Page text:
Lockheed ‘Death Ray’ Laser Stops Truck Dead In Its Tracks From Over A Mile Away

There’s two things you should know about me: (1) I can bend the fingers on my left hand all the way backwards so that they touch the top of my hand. It’s gross, but I’m double jointed on that hand and as a child it was an easy way to gross out adults. (2) I love me some frickin’ laser beams.

There are far too many reasons to name for why I love lasers, but one beautiful thing about militarized lasers are they’re cheap to fire in comparison to artillery, and they can be fired at a target from extremely far distances. Therefore, as the future of modern warfare appears to be moving towards all out ‘sci-fi battle’ the lords of war at Lockheed Martin have been investing heavily into weaponizing lasers.

One practical use Lockheed hopes to weaponize lasers for is to stop a car dead in its tracks from over a mile away. They don’t want to blow the car up, they don’t want to kill the people inside the car, they simply want to use a high-powered laser to stop a vehicle dead in its tracks from far distances.

Why? Well perhaps this truck is speeding towards a military base or a consulate and is packed full of explosives, or wants to blow up a city square. The laser could then be used to demobilize the truck while preventing explosion and soldiers could move in to apprehend the attempting suicide bomber.

And because I told you in the headline that Lockheed HAS successfully created a laser for this very purpose, we can all give a nice round of applause for Lockheed’s laser scientists!

Using the ‘ATHENA’ laser (Advanced Test High Energy Asset) Lockheed scientists successfully burned a hole through the engine of a truck from over a mile away, successfully immobilizing the vehicle. Here’s a pic of their handy work:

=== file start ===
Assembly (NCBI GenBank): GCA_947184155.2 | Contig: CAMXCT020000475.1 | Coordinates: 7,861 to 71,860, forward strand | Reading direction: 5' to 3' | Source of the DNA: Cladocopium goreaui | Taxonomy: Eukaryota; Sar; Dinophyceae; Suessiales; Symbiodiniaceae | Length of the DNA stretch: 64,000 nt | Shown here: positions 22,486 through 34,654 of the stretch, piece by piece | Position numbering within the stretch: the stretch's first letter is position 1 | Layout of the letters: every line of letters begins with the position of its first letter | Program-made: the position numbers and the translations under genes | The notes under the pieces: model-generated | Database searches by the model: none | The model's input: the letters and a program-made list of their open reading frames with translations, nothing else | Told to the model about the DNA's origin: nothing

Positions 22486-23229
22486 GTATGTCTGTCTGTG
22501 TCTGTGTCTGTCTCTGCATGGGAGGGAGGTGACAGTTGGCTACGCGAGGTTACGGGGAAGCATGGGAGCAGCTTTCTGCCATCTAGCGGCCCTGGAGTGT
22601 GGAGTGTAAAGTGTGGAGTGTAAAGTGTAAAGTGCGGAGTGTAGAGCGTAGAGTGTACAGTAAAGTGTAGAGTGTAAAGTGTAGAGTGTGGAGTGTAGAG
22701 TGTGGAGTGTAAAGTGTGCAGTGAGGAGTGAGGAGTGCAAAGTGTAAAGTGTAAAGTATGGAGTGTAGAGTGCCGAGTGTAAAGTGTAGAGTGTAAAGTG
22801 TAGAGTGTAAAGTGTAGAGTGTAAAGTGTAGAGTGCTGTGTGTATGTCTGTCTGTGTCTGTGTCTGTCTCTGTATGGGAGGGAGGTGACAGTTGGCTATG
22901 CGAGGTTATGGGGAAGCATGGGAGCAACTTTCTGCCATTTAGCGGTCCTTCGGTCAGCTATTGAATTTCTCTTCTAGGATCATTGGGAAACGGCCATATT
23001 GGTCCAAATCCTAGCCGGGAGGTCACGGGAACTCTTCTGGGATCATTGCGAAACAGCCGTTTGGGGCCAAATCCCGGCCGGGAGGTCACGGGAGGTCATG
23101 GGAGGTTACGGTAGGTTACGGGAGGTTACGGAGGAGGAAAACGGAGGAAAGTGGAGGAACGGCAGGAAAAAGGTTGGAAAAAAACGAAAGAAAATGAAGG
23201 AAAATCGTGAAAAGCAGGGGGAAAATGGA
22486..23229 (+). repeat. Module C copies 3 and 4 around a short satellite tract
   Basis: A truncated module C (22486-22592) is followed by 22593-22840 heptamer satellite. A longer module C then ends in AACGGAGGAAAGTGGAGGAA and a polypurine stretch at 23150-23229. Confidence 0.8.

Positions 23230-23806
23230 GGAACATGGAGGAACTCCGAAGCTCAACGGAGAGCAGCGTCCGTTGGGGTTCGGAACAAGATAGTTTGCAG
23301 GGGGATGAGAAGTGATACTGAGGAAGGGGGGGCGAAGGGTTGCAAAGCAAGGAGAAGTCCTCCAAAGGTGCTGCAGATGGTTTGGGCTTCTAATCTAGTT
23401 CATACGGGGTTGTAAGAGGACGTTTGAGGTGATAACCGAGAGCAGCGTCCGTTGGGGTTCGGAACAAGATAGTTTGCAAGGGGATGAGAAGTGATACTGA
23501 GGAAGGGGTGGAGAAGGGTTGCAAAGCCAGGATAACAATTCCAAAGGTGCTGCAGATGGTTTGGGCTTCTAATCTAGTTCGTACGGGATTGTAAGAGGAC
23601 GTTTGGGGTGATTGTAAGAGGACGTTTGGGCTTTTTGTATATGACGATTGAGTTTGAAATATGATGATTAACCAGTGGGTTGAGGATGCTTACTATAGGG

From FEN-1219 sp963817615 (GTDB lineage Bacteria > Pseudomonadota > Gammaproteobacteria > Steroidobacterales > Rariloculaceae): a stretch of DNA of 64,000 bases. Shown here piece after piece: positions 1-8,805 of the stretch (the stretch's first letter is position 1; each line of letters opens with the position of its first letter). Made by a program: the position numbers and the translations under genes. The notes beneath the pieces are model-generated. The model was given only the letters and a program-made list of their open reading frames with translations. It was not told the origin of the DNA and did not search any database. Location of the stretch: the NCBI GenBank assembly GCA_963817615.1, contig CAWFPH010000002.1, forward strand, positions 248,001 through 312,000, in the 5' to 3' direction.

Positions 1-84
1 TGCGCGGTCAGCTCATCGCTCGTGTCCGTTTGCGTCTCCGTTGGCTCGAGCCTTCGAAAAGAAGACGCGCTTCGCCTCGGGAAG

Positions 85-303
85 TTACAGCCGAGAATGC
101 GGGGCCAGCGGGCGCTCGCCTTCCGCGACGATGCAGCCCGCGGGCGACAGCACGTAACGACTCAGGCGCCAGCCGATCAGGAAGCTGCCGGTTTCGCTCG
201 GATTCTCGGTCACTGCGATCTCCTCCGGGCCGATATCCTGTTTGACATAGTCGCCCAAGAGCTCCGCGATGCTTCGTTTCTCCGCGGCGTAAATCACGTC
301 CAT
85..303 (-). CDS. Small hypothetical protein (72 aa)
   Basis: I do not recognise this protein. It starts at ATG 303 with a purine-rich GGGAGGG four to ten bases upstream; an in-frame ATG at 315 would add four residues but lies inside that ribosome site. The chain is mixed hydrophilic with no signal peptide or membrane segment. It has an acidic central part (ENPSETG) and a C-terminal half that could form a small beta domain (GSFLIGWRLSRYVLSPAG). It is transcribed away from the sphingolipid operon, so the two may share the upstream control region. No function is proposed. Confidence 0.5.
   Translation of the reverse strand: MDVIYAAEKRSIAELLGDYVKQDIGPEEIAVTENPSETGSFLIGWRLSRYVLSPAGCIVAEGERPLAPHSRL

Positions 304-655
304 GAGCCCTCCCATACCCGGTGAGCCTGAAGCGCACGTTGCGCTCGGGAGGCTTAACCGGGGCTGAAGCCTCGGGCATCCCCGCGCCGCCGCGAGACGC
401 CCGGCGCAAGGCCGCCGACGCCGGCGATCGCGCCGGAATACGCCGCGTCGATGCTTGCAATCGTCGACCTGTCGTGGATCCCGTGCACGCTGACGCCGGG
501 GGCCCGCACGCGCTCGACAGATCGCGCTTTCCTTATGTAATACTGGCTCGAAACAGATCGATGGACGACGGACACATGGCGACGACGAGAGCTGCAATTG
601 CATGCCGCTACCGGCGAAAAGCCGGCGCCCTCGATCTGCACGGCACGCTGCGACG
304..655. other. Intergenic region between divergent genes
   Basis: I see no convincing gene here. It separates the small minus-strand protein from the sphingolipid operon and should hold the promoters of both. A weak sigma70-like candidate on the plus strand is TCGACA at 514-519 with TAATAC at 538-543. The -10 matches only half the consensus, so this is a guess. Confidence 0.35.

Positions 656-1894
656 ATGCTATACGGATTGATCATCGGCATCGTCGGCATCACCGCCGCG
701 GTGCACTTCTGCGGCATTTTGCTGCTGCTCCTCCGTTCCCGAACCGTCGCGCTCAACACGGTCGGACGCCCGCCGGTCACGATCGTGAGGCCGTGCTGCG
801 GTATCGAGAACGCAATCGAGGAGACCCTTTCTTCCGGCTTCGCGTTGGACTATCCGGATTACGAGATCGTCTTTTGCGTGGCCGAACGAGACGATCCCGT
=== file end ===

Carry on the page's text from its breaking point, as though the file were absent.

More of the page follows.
Lockheed Martin sent out a press release announcing their achievement in lasers:

BETHESDA, Md., March 3, 2015 – Lockheed Martin’s [NYSE: LMT] 30-kilowatt fiber laser weapon system successfully disabled the engine of a small truck during a recent field test, demonstrating the rapidly evolving precision capability to protect military forces and critical infrastructure.
Known as ATHENA, for Advanced Test High Energy Asset, the ground-based prototype system burned through the engine manifold in a matter of seconds from more than a mile away. The truck was mounted on a test platform with its engine and drive train running to simulate an operationally-relevant test scenario.

“Fiber-optic lasers are revolutionizing directed energy systems,” said Keoki Jackson, Lockheed Martin chief technology officer. “We are investing in every component of the system – from the optics and beam control to the laser itself – to drive size, weight and power efficiencies. This test represents the next step to providing lightweight and rugged laser weapon systems for military aircraft, helicopters, ships and trucks.”

The demonstration marked the first field testing of an integrated 30-kilowatt, single-mode fiber laser weapon system prototype. Through a technique called spectral beam combining, multiple fiber laser modules form a single, powerful, high-quality beam that provides greater efficiency and lethality than multiple individual 10-kilowatt lasers used in other systems.

ATHENA is based on the Area Defense Anti-Munitions (ADAM) laser weapon system developed by Lockheed Martin in Sunnyvale, California, which has been proven in demonstrations against small airborne and sea-based targets. It incorporates the 30-kilowatt Accelerated Laser Demonstration Initiative (ALADIN) fiber laser developed by the company in Bothell, Washington.

I for one welcome a future where all things precious are guarded by lasers. I’d love to live in a world where nearly everything of value is weaponized with lasers.

We all know Dr. Evil’s laser sharks:

But what about a world where ‘Battle Bots’ was back on TV (it IS coming back) but the Battle Bots had frickin’ laser beams! Or where border patrol agents could use laser beams to stop trucks brining in blow from Mexico instead of having to chase them for miles across the desert and losing all that sweet, sweet cocaine as it’s thrown out the windows by fleeing coyotes!

Lasers are our future.

But as I mentioned in the opening paragraph, I have freakish hands. You didn’t think I was going to let you out of here without elaborating on that, did you? Here’s a GIF of my deformity in action:

(Big thank you to M.Goodmark from the Woven team for helping me make that GIF above!)

[Engadget via Lockheed Martin]